Expanded highly active antiretroviral therapy (HAART) coverage is associated with a 50 percent decrease in new yearly HIV infections among injection drug users, a new study has found.
The comprehensive population-based study, conducted by the BC Centre for Excellence in HIV/AIDS (BC-CfE), has been presented at the 17th Conference on Retroviruses and Opportunistic Infections in San Francisco.
These results were temporally related to an outreach effort specifically targeting injection drug users. In addition, increased HAART coverage was associated with a decrease in the community HIV plasma viral load in British Columbia.
The study results point to the effectiveness of HAART in providing life-supporting benefits to all HIV-infected people, including those in marginalized communities such as injection drug users. A previous BC-CfE study showed that five-year mortality is similar between HIV-infected injection drug users and non-users infected with HIV and treated with HAART. Today's results show that HAART's secondary benefit of HIV prevention will also be realized among drug users.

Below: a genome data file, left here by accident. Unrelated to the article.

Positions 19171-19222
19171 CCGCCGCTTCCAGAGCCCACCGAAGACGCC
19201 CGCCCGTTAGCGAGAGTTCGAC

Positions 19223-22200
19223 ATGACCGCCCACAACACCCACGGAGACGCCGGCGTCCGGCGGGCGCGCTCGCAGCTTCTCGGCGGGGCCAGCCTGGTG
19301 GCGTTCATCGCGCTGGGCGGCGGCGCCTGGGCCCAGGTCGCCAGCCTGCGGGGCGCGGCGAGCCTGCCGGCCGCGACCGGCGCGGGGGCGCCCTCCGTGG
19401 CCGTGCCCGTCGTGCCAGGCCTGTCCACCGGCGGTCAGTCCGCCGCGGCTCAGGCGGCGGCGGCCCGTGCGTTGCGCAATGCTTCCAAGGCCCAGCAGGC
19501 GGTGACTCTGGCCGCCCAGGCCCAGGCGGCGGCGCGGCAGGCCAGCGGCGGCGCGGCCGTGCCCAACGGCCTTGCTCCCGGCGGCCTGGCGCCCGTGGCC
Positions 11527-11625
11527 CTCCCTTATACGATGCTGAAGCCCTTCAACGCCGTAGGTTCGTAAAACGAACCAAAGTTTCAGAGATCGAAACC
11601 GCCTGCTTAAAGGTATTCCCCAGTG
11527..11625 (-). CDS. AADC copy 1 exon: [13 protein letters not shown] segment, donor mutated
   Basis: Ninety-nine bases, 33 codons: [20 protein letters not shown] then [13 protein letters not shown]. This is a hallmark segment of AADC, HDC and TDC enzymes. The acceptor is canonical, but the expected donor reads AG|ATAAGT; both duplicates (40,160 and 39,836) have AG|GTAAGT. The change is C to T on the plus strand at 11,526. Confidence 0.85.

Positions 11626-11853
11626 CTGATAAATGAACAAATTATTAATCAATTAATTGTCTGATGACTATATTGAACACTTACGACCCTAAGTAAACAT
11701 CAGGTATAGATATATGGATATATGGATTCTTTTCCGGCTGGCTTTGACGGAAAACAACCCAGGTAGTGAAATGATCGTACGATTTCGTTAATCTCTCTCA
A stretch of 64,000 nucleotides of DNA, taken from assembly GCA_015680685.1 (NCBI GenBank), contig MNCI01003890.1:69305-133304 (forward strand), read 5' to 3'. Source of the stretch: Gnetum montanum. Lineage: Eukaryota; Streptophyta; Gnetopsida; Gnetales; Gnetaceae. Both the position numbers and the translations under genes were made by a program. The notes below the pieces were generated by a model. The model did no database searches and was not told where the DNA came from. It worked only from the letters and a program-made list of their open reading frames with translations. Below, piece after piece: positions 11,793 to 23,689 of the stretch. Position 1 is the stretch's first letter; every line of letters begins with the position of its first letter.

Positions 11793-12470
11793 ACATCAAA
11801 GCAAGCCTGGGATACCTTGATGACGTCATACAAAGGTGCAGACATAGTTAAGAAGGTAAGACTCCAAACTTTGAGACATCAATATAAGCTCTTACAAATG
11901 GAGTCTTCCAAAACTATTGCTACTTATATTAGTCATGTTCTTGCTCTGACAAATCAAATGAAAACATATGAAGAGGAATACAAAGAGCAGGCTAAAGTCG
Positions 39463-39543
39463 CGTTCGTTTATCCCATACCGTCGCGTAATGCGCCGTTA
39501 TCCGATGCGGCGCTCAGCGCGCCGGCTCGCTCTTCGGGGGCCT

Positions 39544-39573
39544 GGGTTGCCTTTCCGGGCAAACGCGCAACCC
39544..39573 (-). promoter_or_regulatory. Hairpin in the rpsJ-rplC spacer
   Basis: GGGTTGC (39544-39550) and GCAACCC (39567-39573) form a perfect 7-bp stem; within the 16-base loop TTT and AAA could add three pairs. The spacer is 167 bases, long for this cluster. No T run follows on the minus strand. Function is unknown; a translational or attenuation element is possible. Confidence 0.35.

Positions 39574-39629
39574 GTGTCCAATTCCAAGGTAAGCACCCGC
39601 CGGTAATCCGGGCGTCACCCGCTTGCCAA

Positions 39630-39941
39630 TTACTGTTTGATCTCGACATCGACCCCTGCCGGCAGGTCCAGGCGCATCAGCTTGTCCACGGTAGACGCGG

"Our results clearly reveal the need to develop specific initiatives to increase HAART coverage among injection drug users," said Dr. Julio Montaner, Director, BC-CfE, and an early proponent of expanding HAART coverage as a way to decrease progression to AIDS and death in HIV-infected individuals and to prevent HIV infections among individuals at risk. (ANI)